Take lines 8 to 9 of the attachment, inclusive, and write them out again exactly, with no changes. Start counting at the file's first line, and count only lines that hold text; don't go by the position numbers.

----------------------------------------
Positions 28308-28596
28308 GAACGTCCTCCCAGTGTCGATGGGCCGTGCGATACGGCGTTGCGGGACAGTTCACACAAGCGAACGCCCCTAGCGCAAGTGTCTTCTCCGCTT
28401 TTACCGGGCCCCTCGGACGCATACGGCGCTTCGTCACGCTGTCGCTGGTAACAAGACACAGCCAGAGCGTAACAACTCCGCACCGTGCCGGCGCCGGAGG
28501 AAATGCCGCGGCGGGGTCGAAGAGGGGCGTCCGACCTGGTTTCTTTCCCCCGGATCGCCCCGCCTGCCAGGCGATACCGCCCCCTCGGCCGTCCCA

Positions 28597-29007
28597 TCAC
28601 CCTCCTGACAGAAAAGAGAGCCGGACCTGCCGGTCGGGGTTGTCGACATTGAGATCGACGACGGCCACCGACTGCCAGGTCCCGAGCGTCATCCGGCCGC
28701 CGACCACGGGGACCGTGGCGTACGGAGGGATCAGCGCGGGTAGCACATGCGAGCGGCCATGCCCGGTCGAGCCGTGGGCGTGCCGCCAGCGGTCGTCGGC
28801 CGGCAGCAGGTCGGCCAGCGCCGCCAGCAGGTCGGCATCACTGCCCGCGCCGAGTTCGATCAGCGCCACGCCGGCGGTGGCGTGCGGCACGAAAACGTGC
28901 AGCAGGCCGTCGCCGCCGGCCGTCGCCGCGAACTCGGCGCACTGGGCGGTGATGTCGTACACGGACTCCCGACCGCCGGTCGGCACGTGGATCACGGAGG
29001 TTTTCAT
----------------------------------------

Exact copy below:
28701 CGACCACGGGGACCGTGGCGTACGGAGGGATCAGCGCGGGTAGCACATGCGAGCGGCCATGCCCGGTCGAGCCGTGGGCGTGCCGCCAGCGGTCGTCGGC
28801 CGGCAGCAGGTCGGCCAGCGCCGCCAGCAGGTCGGCATCACTGCCCGCGCCGAGTTCGATCAGCGCCACGCCGGCGGTGGCGTGCGGCACGAAAACGTGC